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The new photo I.D. law

Aaron Sanders
Staff Writer

Last Thursday, the Pennsylvania Supreme Court heard arguments over the state’s strict new photo ID law; the state law that was passed to allegedly prevent fraud. The provision of the law requires a voter to present a government-issued I.D., or any other I.D issued by the state, at the time of voting. If a voter cannot provide any of these credentials, then they will have to cast a provisional ballot until their vote is supported by a photo I.D. In the event that the voter cannot provide the documentation, their vote will not be included in the electoral process.
Interestingly enough, the State of Pennsylvania has not shown any evidence of voter identity fraud to justify this law. There haven’t been any indications of fraud in any of the Pennsylvania districts.  So why would Tom Corbett sign this piece of legislation into law? When Gov. Corbett signed the law in March, he claimed that the purpose of the bill was to protect the integrity of the democratic process. But, at a meeting of the Republican State Committee in June, the House majority leader, Mike Turzai, boasted that it would “allow Governor Romney to win the State of Pennsylvania.”
This law could have dangerous ramifications if it stays intact. For example, in Philadelphia, one fifth of registered voters may not have the necessary identification to vote in November. State-wide, about one tenth of voters may not have it. If you have a politician on record as saying that this voting regulation may help a certain political party (Republican Party), then you have to examine the integrity of the legislation.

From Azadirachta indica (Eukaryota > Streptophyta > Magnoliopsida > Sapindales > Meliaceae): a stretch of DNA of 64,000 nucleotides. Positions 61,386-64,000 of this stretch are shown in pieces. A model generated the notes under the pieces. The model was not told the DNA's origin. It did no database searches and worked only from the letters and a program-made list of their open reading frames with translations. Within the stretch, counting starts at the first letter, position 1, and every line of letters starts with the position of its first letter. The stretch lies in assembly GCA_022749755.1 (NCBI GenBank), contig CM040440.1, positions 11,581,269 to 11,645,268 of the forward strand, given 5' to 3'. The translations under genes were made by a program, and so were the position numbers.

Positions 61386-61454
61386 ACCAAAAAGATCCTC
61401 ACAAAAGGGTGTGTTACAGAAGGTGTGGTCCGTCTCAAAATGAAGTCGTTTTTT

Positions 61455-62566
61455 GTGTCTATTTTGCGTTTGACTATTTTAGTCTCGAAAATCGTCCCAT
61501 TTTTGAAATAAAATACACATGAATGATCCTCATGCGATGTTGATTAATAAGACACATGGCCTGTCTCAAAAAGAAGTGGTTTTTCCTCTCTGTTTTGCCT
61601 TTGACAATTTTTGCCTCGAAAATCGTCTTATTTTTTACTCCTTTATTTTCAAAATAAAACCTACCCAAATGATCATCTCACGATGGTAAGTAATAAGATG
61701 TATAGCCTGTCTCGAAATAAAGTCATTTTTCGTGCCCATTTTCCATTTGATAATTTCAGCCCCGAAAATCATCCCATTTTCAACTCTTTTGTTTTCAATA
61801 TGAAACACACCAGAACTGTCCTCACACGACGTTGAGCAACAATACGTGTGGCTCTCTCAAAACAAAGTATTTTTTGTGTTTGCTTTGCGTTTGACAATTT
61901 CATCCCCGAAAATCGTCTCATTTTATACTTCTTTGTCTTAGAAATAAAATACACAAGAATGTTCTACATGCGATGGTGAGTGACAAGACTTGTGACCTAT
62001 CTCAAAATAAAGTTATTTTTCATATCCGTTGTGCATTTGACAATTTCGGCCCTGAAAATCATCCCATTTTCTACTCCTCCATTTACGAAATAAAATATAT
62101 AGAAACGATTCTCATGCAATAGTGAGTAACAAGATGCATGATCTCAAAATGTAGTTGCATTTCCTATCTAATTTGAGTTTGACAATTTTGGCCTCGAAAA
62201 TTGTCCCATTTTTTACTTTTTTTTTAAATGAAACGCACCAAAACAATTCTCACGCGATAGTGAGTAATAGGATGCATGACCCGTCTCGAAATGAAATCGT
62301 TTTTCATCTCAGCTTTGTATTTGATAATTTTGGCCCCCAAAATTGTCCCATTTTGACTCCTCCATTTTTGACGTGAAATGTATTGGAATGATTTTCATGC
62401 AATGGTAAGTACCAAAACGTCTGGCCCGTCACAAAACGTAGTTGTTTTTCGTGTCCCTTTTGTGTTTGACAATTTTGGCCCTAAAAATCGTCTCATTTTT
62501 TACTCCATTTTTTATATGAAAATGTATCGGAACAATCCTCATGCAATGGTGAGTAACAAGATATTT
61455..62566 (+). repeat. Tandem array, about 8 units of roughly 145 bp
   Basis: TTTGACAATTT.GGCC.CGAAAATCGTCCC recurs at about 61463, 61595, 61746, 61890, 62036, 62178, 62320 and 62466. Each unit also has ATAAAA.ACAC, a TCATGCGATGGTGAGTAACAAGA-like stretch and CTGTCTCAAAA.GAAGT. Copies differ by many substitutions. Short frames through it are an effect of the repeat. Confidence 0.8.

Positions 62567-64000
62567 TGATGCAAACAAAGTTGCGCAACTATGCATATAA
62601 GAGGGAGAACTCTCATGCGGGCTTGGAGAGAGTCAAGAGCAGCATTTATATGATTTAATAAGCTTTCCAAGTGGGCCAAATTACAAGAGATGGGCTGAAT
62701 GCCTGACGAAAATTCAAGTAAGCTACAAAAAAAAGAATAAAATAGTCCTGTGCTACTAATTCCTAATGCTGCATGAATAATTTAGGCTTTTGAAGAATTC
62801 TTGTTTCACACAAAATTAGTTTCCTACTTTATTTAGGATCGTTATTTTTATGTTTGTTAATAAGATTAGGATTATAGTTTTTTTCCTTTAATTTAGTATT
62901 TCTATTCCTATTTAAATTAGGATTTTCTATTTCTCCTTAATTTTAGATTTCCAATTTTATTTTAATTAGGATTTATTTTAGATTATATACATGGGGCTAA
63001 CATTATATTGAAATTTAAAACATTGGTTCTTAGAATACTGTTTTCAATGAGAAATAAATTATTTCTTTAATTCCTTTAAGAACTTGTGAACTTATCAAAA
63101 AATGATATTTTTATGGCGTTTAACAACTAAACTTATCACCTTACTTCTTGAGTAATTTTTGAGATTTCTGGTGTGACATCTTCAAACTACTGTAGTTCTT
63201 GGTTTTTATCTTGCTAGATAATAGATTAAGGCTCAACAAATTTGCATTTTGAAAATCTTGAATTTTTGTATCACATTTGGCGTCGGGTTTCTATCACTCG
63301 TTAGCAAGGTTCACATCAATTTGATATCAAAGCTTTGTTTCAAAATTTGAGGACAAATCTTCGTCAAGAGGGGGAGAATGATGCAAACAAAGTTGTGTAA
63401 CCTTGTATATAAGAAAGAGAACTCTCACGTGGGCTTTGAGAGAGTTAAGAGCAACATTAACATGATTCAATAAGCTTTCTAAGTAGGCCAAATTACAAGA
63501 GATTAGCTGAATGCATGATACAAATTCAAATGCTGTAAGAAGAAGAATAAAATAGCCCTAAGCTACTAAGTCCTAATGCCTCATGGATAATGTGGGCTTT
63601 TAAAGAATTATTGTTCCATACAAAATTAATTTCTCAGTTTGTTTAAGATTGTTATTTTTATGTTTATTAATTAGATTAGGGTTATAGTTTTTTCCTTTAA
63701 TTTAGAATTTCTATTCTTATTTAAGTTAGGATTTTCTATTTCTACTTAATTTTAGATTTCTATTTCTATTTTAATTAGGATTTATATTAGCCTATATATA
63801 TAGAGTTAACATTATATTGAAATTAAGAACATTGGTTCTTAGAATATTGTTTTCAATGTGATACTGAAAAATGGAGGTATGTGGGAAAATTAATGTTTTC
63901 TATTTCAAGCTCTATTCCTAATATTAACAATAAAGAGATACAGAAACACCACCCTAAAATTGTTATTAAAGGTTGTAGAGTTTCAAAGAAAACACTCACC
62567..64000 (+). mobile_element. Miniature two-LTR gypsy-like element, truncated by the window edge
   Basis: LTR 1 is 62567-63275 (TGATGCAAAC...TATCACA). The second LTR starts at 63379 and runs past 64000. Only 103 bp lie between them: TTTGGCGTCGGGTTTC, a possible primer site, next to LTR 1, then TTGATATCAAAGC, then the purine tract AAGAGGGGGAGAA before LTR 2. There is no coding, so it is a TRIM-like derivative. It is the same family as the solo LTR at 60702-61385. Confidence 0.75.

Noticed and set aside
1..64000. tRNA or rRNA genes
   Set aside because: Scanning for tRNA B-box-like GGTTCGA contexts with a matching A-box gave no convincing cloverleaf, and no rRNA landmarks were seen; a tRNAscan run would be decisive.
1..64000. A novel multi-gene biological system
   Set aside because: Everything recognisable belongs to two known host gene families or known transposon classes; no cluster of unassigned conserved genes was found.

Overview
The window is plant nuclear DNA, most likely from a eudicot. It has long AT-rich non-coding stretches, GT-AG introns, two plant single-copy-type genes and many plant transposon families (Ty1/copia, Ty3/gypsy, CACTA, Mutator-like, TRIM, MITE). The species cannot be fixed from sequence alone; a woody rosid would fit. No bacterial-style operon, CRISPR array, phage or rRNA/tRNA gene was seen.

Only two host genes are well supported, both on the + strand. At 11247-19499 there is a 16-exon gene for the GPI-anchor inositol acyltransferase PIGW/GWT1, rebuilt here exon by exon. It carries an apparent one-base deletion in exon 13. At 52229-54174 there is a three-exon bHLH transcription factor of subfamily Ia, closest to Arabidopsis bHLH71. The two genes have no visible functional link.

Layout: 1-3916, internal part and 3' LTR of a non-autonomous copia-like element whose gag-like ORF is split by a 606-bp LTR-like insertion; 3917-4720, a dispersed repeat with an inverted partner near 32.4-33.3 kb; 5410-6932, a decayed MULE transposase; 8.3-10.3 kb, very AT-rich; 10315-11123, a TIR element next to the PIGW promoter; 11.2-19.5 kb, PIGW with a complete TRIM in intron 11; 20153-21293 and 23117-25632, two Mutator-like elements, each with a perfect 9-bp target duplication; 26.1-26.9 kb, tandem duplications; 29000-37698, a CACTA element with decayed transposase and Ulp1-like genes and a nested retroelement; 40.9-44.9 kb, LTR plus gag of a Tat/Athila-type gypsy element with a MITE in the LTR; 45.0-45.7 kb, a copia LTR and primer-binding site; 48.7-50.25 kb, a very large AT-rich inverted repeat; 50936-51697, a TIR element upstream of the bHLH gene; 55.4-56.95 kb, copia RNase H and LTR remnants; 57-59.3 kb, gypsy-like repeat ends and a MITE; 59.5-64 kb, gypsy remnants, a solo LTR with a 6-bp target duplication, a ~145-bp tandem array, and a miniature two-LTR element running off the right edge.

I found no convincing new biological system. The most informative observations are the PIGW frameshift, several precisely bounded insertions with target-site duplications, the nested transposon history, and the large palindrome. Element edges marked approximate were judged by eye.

It can be very difficult to receive an identification card if you don’t have the necessary documentation, time, or money. Certain variables can factor into a person’s ability to get an I.D., such as where the person was born and if they have a birth certificate or not. As part of an investigation, a local Fox news station in Philadelphia reported the difficulty of getting a state identification. If you are a law-abiding citizen, then the electoral process should be simpler than what Gov. Corbett is making it out to be. Even if you do have your I.D., we should consider that there are those in neighboring areas that may not have theirs. Should we just leave them out of the voting process? This is what the law sets out to do.
Your partisanship should not matter when assessing this law. Democrats, Republicans, and third parties should unite against this harsh law. One ideal we all yield to is the fundamental right to vote if you are a good citizen. Voting allows us to voice our opinions about what good government should be. It’s difficult enough attracting younger voters and this law will not help matters.
State Judge Robert Simpson ignored a motion by voters and civic factions to block the law. They contended that the mandate would strip the fundamental right of voting from disadvantaged groups. Simpson did note that he was applying a 2008 Supreme Court decision that upheld Indiana’s voter I.D law. Indiana’s law is not as strict as Pennsylvania’s and it was easier to apply the Constitution to that case. However, this law places a burden on the voter and it calls into question the fairness of the  upcoming electoral process. The case relates to other voter I.D. cases in Missouri and Wisconsin, and they were struck down because of the strict provisions that were behind the law.
If you do not have a government-issued photo identification you should get one now to make sure that you will be able to vote in November. If you are a student and you do not have an I.D., you can go to Boyer Hall and purchase one to satisfy the state requirement.